USS Gasconade (APA-85)

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Attack transports for Op Crossroads Pearl Harbor 1946.jpg
USS Gasconade and three sister ships at Pearl Harbor, 1946
Career (USA)
Name: USS Gasconade (APA-85)
Namesake: A county in Missouri
Builder: Consolidated Steel
Laid down: 7 November 1944
Launched: 23 January 1945
Sponsored by: Mrs. Winnie Cave
Acquired: 10 March 1945
Commissioned: 11 March 1945
Decommissioned: 28 August 1946
Fate: Sunk as target ship, 21 July 1948
General characteristics
Class and type: Gilliam-class attack transport
Tonnage: 85,000 cu. ft., 600 t.
Displacement: 4,247 tons (lt), 7,080 t.(fl)
Length: 426 ft (130 m)
Beam: 58 ft (18 m)
Draft: 16 ft (4.9 m)
Propulsion: Westinghouse turboelectric drive, 2 boilers, 2 propellers, Design shaft horsepower 6,000
Speed: 16.9 knots
Capacity: 47 Officers, 802 Enlisted
Crew: 27 Officers, 295 Enlisted
Armament: 1 x 5"/38 caliber dual-purpose gun mount, 4 x twin 40 mm gun mounts, 10 x single 20 mm gun mounts
Notes: MCV Hull No. ?, hull type S4-SE2-BD1

USS Gasconade (APA-85) was a Gilliam-class attack transport that served with the US Navy during World War II. Commissioned late in the war, she was initially assigned to transport duties and consequently did not participate in combat operations.

Gasconade was named after a county in Missouri. She was laid down 7 November 1944 under Maritime Commission contract by the Consolidated Steel Corporation at Wilmington, California; launched 23 January 1945; acquired by the Navy 10 March 1945, and commissioned 11 March 1945 at San Pedro, California, Lt. Comdr. Allen E. Stiff in command.

Operational history[edit]

World War II[edit]

After shakedown, Gasconade departed San Francisco 8 May on a troop transport voyage to the Philippines. Steaming via Pearl Harbor, Eniwetok, and Ulithi, she arrived Samar 3 June. Loaded with mail and cargo, she steamed to San Francisco from 18 June to 6 July; thence transported additional troops to the Philippines. Arriving Leyte Gulf 2 August, she served as receiving ship until mid-August when she proceeded to Manila Bay to stage for the Allied occupation of Japan.

After hostilities[edit]

Gasconade departed Manila 20 August; and, as part of a huge transport task force carrying the first sea-borne occupation forces to Japan, she entered Tokyo Bay 2 September while surrender terms were being signed on board USS Missouri (BB-63). She debarked her troops at Yokosuka 3 September; steamed to the Philippines from 4 to 11 September, then carried more occupation troops from Mindanao to Kure, Japan, from 19 September to 6 October.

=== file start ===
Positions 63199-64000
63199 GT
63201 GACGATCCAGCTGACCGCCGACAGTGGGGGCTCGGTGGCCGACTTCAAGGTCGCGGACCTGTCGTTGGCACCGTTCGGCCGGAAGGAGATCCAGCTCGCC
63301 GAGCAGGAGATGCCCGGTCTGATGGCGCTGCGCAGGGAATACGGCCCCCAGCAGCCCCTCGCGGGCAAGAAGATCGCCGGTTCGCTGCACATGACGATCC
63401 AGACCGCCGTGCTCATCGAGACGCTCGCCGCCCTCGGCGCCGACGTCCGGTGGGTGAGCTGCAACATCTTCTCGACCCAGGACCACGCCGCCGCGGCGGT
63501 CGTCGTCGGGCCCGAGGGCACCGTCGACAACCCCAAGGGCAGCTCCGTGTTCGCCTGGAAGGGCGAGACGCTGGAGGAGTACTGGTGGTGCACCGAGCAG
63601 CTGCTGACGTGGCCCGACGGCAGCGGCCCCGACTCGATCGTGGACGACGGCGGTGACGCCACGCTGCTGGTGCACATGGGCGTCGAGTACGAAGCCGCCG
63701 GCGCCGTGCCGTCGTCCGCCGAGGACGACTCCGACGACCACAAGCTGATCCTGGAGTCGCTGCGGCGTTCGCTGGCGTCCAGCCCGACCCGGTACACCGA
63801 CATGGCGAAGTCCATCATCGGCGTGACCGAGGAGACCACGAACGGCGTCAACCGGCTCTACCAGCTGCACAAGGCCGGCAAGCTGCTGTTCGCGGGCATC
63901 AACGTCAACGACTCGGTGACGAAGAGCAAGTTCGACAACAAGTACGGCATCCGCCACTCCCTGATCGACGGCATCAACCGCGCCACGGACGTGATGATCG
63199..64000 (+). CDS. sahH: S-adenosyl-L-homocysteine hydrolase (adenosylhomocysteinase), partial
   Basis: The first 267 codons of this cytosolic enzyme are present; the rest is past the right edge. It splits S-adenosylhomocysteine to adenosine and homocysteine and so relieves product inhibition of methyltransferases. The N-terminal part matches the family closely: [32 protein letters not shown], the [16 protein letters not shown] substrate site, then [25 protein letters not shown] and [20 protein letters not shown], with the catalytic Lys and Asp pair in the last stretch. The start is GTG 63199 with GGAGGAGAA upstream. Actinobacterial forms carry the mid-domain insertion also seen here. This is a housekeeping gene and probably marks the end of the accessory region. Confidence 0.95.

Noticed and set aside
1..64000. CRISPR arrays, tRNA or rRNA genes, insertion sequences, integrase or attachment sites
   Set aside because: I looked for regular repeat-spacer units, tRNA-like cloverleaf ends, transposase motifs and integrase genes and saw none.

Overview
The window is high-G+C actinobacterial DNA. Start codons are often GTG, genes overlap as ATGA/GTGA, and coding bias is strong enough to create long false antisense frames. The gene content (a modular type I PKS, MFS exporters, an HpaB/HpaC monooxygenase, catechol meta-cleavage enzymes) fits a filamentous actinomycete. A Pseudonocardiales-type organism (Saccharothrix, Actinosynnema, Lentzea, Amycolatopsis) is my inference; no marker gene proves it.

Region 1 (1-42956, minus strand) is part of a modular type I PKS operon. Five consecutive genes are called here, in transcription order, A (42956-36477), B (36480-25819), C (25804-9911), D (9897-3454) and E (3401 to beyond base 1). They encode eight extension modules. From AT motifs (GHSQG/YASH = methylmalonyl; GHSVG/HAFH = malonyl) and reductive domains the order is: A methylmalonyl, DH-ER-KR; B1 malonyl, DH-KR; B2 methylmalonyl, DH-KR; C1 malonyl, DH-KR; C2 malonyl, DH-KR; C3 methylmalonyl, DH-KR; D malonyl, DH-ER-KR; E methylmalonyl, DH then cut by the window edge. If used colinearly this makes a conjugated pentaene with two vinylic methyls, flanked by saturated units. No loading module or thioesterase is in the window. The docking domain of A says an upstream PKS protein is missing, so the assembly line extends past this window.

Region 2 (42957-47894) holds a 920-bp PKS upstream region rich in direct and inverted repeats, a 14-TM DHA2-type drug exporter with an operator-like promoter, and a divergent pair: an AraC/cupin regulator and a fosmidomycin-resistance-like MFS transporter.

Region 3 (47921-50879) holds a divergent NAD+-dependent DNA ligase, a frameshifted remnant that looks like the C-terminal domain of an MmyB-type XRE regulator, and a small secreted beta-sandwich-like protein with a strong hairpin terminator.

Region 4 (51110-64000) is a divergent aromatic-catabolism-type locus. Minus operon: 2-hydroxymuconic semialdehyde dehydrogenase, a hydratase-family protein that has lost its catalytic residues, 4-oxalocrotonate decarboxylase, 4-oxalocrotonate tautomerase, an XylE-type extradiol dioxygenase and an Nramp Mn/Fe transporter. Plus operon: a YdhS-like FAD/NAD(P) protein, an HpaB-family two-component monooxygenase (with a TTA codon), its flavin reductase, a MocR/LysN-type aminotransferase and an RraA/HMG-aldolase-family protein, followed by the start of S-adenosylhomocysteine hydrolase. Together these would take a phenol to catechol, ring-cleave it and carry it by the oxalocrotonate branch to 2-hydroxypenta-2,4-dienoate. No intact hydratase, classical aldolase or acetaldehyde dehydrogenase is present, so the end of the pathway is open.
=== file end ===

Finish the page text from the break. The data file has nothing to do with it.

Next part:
Operation Magic Carpet[edit]

After returning to Leyte Gulf 11 October, Gasconade embarked military passengers and sailed for the United States 17 October as part of Operation Magic Carpet. She reached Portland, Oregon, 2 November, transported occupation troops to Nagoya, Japan, 18 November to 5 December; and sailed 8 December on another Magic Carpet voyage, arriving Seattle 19 December. After carrying a garrison force to Guam from 13 to 29 January 1946, she voyaged to Pearl Harbor from 30 January to 8 February with returning veterans embarked.

Operation Crossroads[edit]

Gasconade being sunk, 1948.

Assigned to Joint Task Force 1, Gasconade during the next 3 months prepared for Operation Crossroads, a program of nuclear tests in the Marshall Islands. Departing Pearl Harbor 18 May in company with Transport Division 92, she reached Bikini Atoll, Marshalls, 30 May. On 22 June her crew transferred to USS Bexar (APA-237). Designated a target ship for the experiments, she survived an atomic blast 18 July.

Decommission and sinking[edit]

Gasconade decommissioned in the Marshall Islands 28 August. In December she was taken in tow at Kwajalein for transfer to the United States, where she arrived San Francisco 27 January 1947. After undergoing structural and radioactivity tests, she was redesignated a target ship in March 1948. She was sunk by torpedoes 21 July in the Pacific Ocean off lower California.

References[edit]

This article incorporates text from the public domain Dictionary of American Naval Fighting Ships.